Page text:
In news that is not April 1-related, North Korea has this week begun to block access to Twitter, Facebook, YouTube and other websites in the country.
The AP, which has a bureau in North Korean capital Pyongyang, reports that the government named YouTube, Facebook, Twitter, Voice of America, a number of South Korean websites, porn and gambling websites on a list of Internet sites that will be blocked “for a certain period of time.” The announcement reportedly added that anyone trying to access the sites in an “improper” way or distribute “anti-republic data” would be punished, although it did not specify how.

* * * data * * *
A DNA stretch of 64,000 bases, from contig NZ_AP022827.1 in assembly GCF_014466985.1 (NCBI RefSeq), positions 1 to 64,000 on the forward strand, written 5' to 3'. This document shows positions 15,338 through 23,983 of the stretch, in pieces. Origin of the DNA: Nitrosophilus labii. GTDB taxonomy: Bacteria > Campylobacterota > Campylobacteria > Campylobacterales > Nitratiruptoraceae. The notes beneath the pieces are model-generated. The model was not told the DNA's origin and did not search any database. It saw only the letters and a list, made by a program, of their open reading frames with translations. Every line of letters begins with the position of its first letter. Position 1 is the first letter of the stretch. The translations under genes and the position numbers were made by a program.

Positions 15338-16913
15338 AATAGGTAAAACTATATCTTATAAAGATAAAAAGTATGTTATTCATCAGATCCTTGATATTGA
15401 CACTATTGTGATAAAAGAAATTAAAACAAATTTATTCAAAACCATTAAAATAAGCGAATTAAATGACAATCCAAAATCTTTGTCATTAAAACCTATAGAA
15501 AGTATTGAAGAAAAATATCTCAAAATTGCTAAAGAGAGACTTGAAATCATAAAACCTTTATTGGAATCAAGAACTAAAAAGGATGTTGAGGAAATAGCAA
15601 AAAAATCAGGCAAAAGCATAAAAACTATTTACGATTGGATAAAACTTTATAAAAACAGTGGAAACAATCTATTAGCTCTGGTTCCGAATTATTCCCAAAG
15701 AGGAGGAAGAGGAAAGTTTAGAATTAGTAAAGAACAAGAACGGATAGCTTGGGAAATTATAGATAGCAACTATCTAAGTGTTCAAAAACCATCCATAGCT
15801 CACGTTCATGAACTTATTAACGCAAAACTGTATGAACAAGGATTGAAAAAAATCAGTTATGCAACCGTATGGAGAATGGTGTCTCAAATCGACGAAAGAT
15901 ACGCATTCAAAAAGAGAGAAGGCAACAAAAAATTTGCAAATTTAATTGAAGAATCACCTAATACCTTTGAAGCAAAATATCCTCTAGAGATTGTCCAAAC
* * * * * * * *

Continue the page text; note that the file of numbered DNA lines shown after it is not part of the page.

North Korea is hardly a place for mainstream Internet access — the country has a reported 2 million mobile phone users but Internet access is reserved for government officials or other high-level positions — but this is a further step to shut the country off and restrict access to information.
North Korea’s sole mobile operator, Koryolink, enabled mobile internet access for visitors in 2013 and — bar some apparent shutdowns and the occasional issue with Instagram — that has helped bring images and information from the world’s most isolated country to wider audiences.
That move was seen as a potential step to opening North Korea up and perhaps even enabling increased Internet access among natives, but blocking off these websites runs counter to that. Instagram, which includes a number of accounts that share fascinating images from North Korea, remains accessible for now.
We’ve contacted Twitter, Facebook and Google for confirmation and comment.